Wachovia's move to nearly eliminate its dividend means a big change for its stock.
Although it's bound to be less attractive to investors looking for reliable and lucrative payouts, the moves the Charlotte bank announced Tuesday provided encouragement to some local investors and financial experts.
“I could see yield-conscious investors walking away or looking for something else,” said John Gugle, a certified financial planner with Alpha Financial Advisors in Charlotte. “But these are good moves if I'm an investor that's looking for confidence in the long term.”
Wachovia's stock soared 27 percent on Tuesday's news, which included layoffs and a shakeup of its mortgage unit.
Along with a huge quarterly loss and layoffs, Wachovia announced it will cut its quarterly dividend to 5 cents a share from 37.5 cents, its second dividend cut this year. At the beginning of the year, the bank paid 64 cents a share.
Slashing the dividend will be a blow to retired stockholders for whom dividends are income, said Gugle, but are a sign of necessary change for long-term investors.
“I think what it signals to investors is wow they're really serious about this,” Gugle said. “But some yield-focused investors are definitely going to get hurt.”
Although financial planners said bank stocks are normally a safe bet for short-term yield, banks have been hit by a tough market.
According to SNL Financial, 109 banks have cut their dividend since January 2007, 28 of which made cuts since early June.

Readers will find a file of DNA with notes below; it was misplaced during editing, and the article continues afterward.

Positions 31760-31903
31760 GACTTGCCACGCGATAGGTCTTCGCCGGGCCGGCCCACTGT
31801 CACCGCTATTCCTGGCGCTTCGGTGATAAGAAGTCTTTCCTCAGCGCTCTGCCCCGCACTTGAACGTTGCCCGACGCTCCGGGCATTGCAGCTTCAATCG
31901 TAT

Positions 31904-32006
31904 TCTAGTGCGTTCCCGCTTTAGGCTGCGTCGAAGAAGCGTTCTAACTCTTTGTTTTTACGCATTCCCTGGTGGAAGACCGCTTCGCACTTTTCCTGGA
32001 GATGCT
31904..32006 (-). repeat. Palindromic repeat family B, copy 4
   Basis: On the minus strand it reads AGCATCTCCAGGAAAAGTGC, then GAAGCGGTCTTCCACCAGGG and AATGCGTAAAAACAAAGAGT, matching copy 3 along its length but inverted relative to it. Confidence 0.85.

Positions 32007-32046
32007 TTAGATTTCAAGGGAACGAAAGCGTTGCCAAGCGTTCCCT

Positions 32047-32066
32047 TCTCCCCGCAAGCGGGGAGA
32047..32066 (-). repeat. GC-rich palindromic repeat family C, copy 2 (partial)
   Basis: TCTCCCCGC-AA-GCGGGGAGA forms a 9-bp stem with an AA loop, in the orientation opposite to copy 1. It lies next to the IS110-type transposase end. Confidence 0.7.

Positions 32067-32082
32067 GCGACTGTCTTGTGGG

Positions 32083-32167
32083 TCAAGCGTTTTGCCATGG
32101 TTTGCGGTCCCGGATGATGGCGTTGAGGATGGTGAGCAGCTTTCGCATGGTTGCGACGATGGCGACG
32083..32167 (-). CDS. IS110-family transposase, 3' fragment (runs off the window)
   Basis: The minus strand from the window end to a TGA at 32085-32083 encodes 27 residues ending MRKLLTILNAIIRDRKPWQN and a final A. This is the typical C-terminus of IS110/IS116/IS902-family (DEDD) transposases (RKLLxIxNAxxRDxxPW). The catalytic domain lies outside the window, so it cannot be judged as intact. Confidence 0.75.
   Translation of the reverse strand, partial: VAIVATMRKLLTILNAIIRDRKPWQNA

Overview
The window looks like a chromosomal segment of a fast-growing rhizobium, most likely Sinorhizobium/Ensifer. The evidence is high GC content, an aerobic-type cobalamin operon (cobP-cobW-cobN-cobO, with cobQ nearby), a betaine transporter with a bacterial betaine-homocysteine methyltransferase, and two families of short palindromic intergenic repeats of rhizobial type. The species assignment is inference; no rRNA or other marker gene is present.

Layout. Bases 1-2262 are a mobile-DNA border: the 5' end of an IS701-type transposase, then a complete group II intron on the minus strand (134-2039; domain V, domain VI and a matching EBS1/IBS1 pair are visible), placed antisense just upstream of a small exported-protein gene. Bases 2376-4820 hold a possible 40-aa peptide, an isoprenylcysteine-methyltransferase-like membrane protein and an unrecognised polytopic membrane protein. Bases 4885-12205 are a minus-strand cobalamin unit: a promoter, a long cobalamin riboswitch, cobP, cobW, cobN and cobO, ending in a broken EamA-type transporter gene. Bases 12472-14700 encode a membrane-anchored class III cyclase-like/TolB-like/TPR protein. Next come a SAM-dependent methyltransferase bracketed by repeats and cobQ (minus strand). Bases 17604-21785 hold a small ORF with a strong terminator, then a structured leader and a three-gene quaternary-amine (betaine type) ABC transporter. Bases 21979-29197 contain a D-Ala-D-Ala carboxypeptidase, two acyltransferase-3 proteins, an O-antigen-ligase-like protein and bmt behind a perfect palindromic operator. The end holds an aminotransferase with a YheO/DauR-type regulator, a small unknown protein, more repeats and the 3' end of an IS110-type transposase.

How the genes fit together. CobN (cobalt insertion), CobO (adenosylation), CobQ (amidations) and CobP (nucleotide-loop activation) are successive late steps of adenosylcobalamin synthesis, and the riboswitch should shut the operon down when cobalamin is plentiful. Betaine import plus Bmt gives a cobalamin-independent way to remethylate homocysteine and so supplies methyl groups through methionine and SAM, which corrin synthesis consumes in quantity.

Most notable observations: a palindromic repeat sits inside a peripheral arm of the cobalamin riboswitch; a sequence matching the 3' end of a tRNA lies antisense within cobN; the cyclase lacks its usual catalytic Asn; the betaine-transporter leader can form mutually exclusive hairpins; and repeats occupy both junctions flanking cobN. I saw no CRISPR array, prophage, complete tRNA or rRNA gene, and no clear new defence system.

Bill Baynard, managing director for Charlotte-based Novare Capital Management, said stockholders now have to determine the likelihood of Wachovia's return to success.
“If I believe that Wachovia is going to turn the situation around I'm going to hold the stock,” Baynard said. “No company wants to cut their dividend, so this is about preserving capital and proving that they can do better in the future.”
Local shareholders said the dividend cuts mean Wachovia is doing what it needs to.
“Cutting the dividend is a very strong message that says they are deadly serious about returning the business to profit,” said Tom Burke, 59, a Wachovia stockholder. “Profit is where the success really is for investors.”
Burke, who works in financial services and lived in Charlotte for 28 years before recently moving to Mobile, Ala., said he plans on keeping his stock in Wachovia for the long term.
Matthews resident Jason Klingler said he has 350 shares of Wachovia stock, 200 of which he bought just two weeks ago.
“Just living here in Charlotte, I knew it was a good solid bank,” Klingler said.
Although pleased to see Wachovia's stock rising throughout the day, Klingler said he plans to hold on to his stock for two or three years.
John Boggs, a certified financial planner in Lake Wylie, S.C., warned the bank's stock is still volatile.
“You would need a pretty high risk tolerance to dive into Wachovia right now,” Boggs said. “I would think that most people should be very selective with their finances.”